More ad­vanced video ed­i­tors

Up­grade your movies by go­ing beyond iMovie and cut­ting clips on some­thing more pro­fes­sional

Mac Format - - RATED | MAC APPS -

While iMovie is great for cut­ting to­gether a hol­i­day video, party mem­o­ries or sim­i­lar small projects, it doesn't take long to hit its lim­its and start crav­ing some­thing else. More pre­ci­sion! More ef­fects! More tran­si­tions that you should prob­a­bly never use! Ti­tling! Green screens! Ev­ery­thing that you need to make home videos look their best, a great YouTube show, or any­thing else that in­volves slic­ing and dic­ing your clips.

It doesn’t even have to cost that much to jump up to pro­fes­sional level soft­ware. Adobe Premiere Pro CC might be ex­pen­sive and only avail­able on a pricey sub­scrip­tion th­ese days (£18 a month for one app, £47 for the whole Cre­ative Cloud suite), but Ap­ple’s Fi­nal Cut Pro X is avail­able for a one-off £200, and you might be sur­prised by how much even con­sumer prod­ucts like Adobe Premiere El­e­ments can do th­ese days. There are even some to­tally free ed­i­tors out there, such as Jahshaka. Ev­ery app we’re look­ing at this month also has a free demo at least, and plenty of ad­vice on­line to help you get the most out of its new abil­i­ties. Almost all of them are also rel­a­tively easy to use, if, of course, not to master.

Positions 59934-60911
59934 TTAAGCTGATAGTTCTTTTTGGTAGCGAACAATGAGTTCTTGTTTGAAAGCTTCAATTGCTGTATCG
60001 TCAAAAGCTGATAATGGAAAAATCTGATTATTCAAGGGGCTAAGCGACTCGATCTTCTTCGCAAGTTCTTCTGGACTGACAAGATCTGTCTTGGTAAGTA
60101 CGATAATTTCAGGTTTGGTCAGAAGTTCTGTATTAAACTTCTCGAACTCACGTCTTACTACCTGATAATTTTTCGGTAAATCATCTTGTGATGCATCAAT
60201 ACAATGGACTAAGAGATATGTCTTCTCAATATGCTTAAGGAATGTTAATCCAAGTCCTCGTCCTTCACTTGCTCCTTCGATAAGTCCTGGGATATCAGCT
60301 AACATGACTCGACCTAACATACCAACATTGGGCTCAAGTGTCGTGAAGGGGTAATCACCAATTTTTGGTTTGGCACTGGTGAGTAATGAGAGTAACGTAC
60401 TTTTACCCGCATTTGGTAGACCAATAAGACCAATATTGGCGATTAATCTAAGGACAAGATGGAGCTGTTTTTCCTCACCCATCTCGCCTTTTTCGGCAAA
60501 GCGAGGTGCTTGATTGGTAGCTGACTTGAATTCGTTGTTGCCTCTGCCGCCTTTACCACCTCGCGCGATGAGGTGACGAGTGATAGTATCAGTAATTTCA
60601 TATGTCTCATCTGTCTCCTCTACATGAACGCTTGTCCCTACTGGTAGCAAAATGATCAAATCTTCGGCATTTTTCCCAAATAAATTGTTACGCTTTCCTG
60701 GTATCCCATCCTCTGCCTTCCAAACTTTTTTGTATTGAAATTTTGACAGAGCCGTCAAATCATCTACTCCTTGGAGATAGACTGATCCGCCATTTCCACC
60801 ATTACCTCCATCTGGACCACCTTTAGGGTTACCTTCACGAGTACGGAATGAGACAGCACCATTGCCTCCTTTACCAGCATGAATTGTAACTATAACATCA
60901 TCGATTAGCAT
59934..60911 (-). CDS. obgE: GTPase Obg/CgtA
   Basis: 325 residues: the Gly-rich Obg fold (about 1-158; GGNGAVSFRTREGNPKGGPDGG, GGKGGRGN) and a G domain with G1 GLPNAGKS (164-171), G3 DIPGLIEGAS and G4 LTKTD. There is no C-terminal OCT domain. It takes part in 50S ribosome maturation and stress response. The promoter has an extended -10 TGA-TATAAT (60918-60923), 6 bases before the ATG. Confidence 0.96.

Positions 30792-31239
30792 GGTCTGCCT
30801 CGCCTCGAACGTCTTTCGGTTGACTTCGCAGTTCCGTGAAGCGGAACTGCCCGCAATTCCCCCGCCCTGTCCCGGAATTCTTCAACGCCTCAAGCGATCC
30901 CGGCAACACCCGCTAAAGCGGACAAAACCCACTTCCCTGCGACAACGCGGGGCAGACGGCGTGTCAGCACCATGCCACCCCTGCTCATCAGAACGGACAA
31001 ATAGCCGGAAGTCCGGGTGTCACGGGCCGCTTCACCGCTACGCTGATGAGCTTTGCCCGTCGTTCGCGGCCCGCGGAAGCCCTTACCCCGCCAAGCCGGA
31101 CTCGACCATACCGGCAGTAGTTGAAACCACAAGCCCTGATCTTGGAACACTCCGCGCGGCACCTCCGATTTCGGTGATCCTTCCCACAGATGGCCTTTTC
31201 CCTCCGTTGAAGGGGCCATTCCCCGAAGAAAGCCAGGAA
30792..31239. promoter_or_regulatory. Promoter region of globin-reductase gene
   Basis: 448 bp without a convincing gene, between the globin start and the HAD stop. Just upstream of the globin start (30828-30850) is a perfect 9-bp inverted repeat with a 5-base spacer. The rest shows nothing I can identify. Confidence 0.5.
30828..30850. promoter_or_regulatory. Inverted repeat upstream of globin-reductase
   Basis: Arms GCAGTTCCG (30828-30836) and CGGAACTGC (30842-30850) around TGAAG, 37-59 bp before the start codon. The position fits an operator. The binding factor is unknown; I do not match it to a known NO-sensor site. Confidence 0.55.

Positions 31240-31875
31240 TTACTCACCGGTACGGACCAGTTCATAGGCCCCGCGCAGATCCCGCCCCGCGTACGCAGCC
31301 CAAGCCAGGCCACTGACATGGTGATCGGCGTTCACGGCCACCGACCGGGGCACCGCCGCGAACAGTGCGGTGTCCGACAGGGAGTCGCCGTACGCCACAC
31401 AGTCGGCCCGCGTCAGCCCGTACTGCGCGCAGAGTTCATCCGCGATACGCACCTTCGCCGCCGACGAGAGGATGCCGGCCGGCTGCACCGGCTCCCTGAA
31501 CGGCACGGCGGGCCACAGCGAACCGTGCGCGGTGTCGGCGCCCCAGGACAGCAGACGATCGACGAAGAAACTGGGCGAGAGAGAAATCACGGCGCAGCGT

While iMovie is great for cut­ting to­gether a hol­i­day or party video, it doesn’t take long to hit its lim­its

We’re not go­ing to be look­ing at ad­vanced com­posit­ing and other fea­tures here, but it’s worth keep­ing those in mind. In par­tic­u­lar, Premiere Pro gets on well with After Ef­fects, which you also get in its full sub­scrip­tion, while Fi­nal Cut Pro X works best in com­bi­na­tion with Mo­tion 5 (£50) for ti­tling, an­i­ma­tion and more com­plex ef­fects, and the other pro­grams have their own helpers. It’s of­ten pos­si­ble to mix and match here, but tools in a suite are de­signed to work to­gether and will of­ten al­low for more ad­vanced fea­tures. Mo­tion for in­stance has ‘drop zones’ in its tem­plates, so you can im­port an ef­fect into Fi­nal Cut and up­date it just by drag­ging an im­age into it, rather than hav­ing to open Mo­tion and re-ren­der ev­ery time it’s needed. It’s worth check­ing the op­tions be­fore you make your choice. Richard Cobbett

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